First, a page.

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History

Shadforth was a farming village from ancient times. The Old English settlers came here, around AD 600, to a heavily-wooded countryside. Within fifty or so years, they had cleared the land around the village to cultivate many strips of land in large open fields.

The village is mentioned in the Boldon Book of 1183. It is perhaps the only village in England with the name 'Shadforth' meaning 'Shallow Ford’. The oldest part of the village has maintained its medieval shape of irregular houses placed around a linear village green. Although surrounded by coal mines and industry, Shadforth is unusual as it has always remained rural, never having its own pit.

Shadforth parish lies four miles due east of Durham City and includes in its boundaries the village of Ludworth and part of Sherburn Hill. The village of Shadforth itself nestles in the valley of Shadforth Beck and is a quiet settlement with mainly white and grey houses lining a long narrow green. The 19th-century church of St Cuthbert stands on rising ground on the opposite side of the beck, near the relatively modern additions to the village of the council houses and a few private houses in front of the church.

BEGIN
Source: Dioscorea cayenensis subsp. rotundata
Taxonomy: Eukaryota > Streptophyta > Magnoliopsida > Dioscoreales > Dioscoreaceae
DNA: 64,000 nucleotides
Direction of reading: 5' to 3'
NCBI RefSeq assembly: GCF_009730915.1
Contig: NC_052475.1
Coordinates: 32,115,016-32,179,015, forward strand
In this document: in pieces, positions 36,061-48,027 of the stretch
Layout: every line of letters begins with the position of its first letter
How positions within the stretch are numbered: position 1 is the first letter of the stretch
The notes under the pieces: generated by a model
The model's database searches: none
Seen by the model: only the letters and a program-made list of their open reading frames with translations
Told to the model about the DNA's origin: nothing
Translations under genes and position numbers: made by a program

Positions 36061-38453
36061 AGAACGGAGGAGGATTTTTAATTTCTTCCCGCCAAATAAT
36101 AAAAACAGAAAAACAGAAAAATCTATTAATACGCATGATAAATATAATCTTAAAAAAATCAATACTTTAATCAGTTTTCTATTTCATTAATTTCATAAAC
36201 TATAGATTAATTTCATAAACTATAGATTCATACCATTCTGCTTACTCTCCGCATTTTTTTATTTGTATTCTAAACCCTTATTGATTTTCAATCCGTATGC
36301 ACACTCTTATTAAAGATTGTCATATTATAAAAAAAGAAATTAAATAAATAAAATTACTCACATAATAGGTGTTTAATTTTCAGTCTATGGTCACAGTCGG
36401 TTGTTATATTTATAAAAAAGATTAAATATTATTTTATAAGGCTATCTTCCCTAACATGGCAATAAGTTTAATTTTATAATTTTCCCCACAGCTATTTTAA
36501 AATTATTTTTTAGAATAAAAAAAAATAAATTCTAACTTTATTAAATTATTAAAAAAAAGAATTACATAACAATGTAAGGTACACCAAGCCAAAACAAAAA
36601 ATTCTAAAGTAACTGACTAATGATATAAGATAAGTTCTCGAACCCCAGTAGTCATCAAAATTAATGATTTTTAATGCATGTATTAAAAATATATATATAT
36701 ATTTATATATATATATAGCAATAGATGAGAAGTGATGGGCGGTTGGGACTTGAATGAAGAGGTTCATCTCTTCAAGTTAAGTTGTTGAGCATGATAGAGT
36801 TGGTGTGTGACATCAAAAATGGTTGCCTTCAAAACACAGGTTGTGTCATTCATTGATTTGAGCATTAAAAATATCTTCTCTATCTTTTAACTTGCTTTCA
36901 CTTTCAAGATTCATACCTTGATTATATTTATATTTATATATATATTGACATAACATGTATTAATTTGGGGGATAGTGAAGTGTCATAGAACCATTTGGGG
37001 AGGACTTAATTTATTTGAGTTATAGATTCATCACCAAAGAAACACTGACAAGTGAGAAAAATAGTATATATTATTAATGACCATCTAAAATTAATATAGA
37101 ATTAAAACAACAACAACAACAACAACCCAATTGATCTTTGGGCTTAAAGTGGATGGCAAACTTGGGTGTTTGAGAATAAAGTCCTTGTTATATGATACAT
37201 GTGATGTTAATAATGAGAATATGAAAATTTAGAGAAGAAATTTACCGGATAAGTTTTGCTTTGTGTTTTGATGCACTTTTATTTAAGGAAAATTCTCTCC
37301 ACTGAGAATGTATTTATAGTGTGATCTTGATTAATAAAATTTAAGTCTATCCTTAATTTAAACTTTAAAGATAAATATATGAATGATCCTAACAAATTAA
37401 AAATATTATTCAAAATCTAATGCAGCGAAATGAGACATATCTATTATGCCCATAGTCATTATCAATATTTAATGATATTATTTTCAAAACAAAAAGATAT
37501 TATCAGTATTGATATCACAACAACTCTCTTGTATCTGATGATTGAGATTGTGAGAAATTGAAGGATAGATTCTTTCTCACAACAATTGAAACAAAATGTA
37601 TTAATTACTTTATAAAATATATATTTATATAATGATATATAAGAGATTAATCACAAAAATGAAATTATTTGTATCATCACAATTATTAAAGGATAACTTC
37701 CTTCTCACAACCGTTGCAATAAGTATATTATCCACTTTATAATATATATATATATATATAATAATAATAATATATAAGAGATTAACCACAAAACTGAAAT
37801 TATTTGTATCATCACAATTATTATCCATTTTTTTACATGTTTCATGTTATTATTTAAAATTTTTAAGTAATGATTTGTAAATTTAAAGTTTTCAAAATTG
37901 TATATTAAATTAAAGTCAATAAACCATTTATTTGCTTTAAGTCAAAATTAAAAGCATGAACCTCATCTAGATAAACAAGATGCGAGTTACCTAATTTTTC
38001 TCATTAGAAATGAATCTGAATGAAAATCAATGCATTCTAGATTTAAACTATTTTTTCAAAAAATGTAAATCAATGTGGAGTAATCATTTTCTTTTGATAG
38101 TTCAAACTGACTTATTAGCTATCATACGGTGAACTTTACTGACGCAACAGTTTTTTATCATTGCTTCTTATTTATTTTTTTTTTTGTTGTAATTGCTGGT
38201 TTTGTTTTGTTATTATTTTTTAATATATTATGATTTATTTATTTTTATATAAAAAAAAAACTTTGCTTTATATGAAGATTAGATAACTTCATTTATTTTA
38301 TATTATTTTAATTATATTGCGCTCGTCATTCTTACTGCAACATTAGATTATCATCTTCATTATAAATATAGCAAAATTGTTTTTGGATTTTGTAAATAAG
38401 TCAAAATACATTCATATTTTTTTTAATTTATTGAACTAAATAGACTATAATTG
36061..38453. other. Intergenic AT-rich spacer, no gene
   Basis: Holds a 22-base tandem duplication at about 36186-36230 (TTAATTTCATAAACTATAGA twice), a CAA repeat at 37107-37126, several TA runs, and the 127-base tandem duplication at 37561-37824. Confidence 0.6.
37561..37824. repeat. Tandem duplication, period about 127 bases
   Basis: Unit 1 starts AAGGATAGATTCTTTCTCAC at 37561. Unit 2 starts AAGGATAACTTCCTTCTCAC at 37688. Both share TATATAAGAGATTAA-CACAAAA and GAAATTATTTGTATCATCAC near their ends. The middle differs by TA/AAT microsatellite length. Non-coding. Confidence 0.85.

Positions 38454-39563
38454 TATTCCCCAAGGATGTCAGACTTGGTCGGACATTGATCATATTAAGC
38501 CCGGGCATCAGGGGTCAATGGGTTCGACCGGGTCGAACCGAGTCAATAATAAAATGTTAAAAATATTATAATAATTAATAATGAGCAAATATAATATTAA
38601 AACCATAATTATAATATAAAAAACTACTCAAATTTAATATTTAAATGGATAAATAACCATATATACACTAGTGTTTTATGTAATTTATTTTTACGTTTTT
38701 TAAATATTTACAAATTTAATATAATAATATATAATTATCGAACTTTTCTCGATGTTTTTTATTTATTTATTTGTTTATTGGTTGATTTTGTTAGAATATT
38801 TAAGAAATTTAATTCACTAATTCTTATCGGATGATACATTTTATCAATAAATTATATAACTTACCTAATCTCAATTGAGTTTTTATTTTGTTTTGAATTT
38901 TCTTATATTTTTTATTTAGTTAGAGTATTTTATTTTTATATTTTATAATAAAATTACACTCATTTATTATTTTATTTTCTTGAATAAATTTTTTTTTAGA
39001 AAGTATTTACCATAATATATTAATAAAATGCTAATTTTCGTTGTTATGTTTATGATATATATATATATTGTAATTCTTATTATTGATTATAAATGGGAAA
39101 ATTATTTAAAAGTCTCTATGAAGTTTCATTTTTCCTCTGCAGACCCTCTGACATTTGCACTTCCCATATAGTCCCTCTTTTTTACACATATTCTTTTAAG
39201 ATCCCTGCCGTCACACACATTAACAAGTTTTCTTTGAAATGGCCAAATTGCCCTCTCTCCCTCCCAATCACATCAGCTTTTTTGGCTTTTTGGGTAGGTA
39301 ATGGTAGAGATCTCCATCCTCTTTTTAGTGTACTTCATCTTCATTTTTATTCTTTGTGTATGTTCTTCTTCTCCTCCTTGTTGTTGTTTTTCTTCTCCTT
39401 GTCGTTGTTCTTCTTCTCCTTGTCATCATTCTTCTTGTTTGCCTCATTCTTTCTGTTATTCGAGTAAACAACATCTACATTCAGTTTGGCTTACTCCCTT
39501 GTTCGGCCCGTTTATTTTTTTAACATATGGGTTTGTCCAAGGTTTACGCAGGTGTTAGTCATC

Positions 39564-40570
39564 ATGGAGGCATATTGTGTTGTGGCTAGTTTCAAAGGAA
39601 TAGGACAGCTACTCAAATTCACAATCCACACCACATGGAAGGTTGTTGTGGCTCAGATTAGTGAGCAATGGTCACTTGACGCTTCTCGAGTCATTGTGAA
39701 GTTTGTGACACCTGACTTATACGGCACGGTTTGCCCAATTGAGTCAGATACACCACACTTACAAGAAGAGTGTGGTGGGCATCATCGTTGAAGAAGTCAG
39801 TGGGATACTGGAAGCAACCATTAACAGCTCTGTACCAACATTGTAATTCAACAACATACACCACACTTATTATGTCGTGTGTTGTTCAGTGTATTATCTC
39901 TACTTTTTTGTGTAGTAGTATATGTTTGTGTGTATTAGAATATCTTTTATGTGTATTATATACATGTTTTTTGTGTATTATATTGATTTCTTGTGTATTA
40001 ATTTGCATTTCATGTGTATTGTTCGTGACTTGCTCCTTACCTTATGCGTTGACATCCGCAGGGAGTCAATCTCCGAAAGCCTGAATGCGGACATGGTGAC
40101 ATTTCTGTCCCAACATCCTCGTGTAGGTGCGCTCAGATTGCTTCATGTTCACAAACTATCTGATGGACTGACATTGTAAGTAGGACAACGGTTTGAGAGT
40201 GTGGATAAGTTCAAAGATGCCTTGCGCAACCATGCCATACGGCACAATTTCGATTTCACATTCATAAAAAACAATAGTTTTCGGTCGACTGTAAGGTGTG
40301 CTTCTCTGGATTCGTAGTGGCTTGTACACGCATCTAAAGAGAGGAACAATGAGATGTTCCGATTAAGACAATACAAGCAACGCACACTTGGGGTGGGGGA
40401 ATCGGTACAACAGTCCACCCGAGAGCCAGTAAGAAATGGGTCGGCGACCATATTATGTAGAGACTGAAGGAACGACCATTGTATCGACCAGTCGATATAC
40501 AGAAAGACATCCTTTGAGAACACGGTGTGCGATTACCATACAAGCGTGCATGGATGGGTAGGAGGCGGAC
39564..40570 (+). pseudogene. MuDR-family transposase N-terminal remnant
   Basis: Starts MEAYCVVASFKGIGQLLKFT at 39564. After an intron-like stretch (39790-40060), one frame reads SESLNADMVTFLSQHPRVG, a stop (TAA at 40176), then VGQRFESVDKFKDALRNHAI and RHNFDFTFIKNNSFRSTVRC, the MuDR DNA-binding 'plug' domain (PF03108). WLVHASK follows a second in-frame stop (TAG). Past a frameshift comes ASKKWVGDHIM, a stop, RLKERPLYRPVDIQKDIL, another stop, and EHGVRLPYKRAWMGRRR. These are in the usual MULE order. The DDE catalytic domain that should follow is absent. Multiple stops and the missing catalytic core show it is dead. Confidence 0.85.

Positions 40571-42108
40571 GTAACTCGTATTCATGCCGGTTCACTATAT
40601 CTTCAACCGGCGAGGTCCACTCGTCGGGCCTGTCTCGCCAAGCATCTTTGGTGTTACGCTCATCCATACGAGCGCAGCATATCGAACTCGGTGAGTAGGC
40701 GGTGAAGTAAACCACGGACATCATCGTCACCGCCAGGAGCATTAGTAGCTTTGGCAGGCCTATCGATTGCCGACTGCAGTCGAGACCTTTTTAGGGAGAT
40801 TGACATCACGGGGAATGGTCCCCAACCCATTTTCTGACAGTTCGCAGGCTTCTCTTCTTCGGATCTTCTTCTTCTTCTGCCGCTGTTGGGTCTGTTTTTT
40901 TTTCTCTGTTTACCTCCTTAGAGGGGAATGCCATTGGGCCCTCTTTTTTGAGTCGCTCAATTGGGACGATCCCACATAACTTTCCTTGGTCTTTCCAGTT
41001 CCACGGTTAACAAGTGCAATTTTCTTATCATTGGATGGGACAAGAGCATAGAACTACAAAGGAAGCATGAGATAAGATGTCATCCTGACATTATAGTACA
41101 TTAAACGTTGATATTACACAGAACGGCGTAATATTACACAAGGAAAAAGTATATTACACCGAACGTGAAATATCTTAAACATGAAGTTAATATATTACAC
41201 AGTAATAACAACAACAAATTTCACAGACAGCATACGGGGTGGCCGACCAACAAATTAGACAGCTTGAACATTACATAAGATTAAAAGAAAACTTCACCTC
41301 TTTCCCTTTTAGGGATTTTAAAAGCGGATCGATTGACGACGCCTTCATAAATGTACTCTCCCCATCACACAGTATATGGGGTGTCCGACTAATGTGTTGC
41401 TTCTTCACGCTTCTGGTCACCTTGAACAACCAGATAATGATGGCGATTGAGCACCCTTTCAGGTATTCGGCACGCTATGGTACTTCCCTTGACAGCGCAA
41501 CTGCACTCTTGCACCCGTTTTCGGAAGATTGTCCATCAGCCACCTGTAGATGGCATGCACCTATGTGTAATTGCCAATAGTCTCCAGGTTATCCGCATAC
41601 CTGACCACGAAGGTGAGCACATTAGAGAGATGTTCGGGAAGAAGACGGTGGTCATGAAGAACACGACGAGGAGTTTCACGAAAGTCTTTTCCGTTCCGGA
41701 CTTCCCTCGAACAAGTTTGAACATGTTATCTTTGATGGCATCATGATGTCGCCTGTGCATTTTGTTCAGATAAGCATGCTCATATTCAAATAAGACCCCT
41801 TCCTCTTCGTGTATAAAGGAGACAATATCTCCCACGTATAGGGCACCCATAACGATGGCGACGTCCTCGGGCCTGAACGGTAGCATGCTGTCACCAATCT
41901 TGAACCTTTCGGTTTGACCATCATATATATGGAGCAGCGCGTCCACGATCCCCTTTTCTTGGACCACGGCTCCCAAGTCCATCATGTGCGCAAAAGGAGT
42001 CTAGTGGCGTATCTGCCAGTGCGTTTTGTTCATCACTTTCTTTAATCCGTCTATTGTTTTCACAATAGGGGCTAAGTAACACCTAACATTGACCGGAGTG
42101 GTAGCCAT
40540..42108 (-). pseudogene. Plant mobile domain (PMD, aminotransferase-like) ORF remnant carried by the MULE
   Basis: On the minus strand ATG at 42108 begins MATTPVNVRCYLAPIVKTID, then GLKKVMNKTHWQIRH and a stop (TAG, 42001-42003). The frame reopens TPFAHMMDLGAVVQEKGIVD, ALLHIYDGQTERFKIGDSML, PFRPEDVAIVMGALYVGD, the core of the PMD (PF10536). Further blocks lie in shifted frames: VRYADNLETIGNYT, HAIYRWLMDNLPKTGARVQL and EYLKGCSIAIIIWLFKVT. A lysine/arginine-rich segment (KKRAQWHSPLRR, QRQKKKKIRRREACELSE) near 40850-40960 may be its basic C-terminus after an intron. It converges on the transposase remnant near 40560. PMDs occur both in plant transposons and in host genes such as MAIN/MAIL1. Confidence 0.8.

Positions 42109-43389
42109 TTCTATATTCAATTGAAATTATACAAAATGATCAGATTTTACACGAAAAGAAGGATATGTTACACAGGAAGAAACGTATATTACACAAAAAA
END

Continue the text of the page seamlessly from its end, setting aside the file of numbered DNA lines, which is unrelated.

Shadforth is known as one of the ‘green villages’ of the North-East of England, having a registered village green and being designated a conservation area.